The FBI has issued a warning to US K-12 school districts, advising them that they are being targeted by cyberthieves and should take extra precautions to secure their networks. With schools around the world responding to COVID-19 restrictions by moving to online learning, millions of students and teachers are logging on to school networks for classes and assignments. Many of them use unmanaged computers that are prone to vulnerabilities, creating countless opportunities for cybercriminals to use those devices as an attack vector to the internal network.
While the pandemic has opened new opportunities for cybercriminals, attacks on K-12 schools are nothing new. In fact, they have been on the rise for some time. The K-12 Cybersecurity Resource Center's Year in Review for 2019 reported 348 publicly disclosed "incidents" at schools, three times as many as in 2018. In 2020–2021, the FBI anticipates a major increase in attacks as schools begin to open, even as many states still struggle to contain the novel coronavirus, while others that were initially successful are battling a second wave following reopenings.
Most school districts now acknowledge that things will not be back to normal this fall, and they are planning hybrid learning solutions for the school year. Hackers are delighted with this development since distance learning is often implemented using Microsoft's Remote Desktop Protocol (RDP), one of the prime targets for cybercriminals, aiming for quick gains. Their primary tactic: install ransomware that locks up data until ransoms are paid. Recently, in June 2020, the University of California San Francisco School of Medicine paid a ransom of over $1 million to regain access to important scientific data.
While a K-12 school or school district may not have data worth millions, cybercriminals know that schools often lack the resources large corporations deploy to guard against cyberattacks, which makes them prime targets. One specific attack vector the FBI has warned about is Ryuk ransomware, which is deployed via RDP endpoints, specifically students, parents, and teachers in the K-12 environment. Ryuk uses a sophisticated type of data encryption that targets backup files. Once the end user has been infected, that person can propagate the virus to the school's servers, where it can cause havoc.
"Vaccinating" Against Ransomware Infections
There are relatively simple and affordable steps to empower educational organizations providing distance learning, while keeping schools and districts safe from cyberthreats. The FBI recommends the following five steps:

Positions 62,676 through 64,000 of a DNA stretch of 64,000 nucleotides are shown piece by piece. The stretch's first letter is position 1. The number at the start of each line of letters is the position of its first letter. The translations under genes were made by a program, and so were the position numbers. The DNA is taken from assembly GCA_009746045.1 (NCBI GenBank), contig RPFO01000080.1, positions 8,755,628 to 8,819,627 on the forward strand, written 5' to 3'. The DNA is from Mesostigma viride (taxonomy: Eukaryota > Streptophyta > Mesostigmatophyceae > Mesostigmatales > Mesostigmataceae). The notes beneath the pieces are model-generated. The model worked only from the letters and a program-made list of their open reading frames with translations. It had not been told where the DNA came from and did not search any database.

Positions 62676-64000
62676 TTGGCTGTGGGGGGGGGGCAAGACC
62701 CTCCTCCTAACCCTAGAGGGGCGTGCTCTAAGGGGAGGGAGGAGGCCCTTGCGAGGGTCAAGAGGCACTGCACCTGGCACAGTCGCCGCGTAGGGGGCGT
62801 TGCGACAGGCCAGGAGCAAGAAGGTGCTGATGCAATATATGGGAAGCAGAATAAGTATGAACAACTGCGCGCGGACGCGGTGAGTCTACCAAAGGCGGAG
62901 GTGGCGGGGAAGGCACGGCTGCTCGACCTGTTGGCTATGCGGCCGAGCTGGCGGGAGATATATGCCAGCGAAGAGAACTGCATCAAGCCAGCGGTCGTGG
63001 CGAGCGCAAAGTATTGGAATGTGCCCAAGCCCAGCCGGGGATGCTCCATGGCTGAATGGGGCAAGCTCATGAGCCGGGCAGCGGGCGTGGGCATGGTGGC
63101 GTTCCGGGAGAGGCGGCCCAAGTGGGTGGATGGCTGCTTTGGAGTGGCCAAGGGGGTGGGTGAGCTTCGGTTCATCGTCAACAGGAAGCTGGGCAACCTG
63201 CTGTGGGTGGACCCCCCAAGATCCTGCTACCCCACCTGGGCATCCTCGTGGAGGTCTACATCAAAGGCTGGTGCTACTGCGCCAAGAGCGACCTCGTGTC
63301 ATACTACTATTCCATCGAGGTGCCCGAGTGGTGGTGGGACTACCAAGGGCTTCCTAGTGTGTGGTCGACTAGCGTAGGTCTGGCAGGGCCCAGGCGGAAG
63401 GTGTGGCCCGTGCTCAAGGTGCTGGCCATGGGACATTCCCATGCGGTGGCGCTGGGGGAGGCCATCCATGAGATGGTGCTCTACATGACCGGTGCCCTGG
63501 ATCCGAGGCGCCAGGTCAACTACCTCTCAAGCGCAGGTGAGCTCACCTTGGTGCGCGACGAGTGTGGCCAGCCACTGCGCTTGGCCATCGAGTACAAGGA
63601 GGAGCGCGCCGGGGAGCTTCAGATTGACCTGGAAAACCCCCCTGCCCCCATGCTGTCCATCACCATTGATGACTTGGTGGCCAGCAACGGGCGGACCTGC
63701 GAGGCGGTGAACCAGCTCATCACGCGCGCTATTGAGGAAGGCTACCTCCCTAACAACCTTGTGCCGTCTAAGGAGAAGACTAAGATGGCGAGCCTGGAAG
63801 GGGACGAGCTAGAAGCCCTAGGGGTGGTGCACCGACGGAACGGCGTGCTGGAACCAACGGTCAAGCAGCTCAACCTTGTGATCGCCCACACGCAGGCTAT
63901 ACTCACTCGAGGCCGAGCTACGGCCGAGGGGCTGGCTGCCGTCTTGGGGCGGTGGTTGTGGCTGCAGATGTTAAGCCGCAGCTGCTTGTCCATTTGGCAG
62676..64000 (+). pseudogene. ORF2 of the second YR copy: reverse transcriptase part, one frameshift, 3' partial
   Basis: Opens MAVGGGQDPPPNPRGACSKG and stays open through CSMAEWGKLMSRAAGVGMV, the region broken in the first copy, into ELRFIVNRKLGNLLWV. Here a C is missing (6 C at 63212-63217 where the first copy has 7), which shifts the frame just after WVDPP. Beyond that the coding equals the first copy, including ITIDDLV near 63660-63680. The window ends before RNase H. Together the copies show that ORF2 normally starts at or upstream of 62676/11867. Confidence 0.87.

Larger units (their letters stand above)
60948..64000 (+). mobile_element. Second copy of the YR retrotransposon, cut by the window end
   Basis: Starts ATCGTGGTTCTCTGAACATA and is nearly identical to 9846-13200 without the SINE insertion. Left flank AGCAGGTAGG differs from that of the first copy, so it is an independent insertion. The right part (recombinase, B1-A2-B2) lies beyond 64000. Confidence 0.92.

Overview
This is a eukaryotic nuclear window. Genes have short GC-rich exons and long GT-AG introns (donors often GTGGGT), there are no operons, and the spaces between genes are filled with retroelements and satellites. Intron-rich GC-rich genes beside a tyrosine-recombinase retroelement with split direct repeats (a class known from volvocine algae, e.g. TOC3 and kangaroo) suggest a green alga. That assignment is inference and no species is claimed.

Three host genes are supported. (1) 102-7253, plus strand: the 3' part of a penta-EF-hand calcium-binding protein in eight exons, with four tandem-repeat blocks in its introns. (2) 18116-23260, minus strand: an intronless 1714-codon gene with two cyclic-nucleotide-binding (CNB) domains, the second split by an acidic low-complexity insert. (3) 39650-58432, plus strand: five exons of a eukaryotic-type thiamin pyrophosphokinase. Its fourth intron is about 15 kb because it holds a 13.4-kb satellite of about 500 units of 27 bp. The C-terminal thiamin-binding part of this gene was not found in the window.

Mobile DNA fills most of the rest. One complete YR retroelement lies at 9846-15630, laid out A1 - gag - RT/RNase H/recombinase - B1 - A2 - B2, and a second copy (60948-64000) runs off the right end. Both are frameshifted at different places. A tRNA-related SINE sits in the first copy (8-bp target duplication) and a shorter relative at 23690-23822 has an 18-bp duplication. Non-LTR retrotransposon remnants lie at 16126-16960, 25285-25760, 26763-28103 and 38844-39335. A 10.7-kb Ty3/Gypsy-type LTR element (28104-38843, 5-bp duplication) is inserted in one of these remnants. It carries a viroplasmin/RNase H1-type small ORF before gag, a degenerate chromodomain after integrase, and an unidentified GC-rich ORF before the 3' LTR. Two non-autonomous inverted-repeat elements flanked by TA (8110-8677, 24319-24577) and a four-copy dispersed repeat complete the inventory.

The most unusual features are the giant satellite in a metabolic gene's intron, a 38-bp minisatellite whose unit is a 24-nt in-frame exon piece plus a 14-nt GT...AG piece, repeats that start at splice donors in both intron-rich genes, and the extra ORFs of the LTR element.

Step 1: Backup your data. Make sure your backups cover your most important files.
Step 2: Secure your backups. Backups should not be connected to the computers and networks that are being backed up because anything that's connected to your network, including your backup files, can be encrypted in a ransomware attack. Also, if a good, up-to-date backup is available, there's no need to pay ransomware because all data can be quickly restored.
Step 3: Make sure that all software and operating systems are up to date and security patches are installed. It's important to make sure that all end users are updating their software, including parents, teachers, administrators, and students, in addition to software on the school's server. (Good luck with that!)
Step 4: Monitor all remote connections and software. Identify unusual activity, such as failed login attempts from any administrator-level account.
Step 5: Use two-factor authorization for login. Also apply "least privilege" controls, which allow users to access only the data and applications they need. This includes, for instance, allowing just read-only access, without the ability to alter content in any way, if students have no need to write while using a specific application.
Best Backup and Remote Access Security Practices
There are two effective ways to secure your backups from ransomware demands. The first is to use a backup that is completely offline. Why? Because if the backup is connected to the network, it likely won't help you; hackers now deploy tools that allow them to encrypt your backups as well. A disk backup may seem old-fashioned, but it's still an effective way to have a restorable backup in the event of a ransomware attack. It's also important to keep records of backups, so you can easily find the one created most recently, prior to the attack. Another advantage of storing disk backups off-site is they are available in the event of disaster such as fires or floods.
The second way to secure backups is to use cloud backup services. These services are designed with disaster recovery in mind and generally offer file versioning, which means you can restore from a backup that was done before your data was hijacked by ransomware and preserve your file structure, which makes the restore process much simpler.
Advanced Remote Access Software
Look for server-based software that is easy to control and maintain. Your IT professionals have the expertise to manage and deploy patches, but getting students, staff, and parents to update software that's installed on their devices, consistently and promptly, is a much greater challenge. The right software can be a lifesaver here. For example, some solutions are browser-based and, as a result, do not require software to be deployed on the devices themselves. Also, look for software that allows you to apply least-privilege access principles, giving different users varying levels of access (read versus write) to various applications and IT resources on servers.
Today's investment in securing online learning will also return long-term benefits. The pandemic has accelerated the digital transformation journey for many, and schools are likely to continue incorporating distance learning as an adjunct to the traditional classroom. So, getting it right today will protect schools, and the communities they serve, for years to come.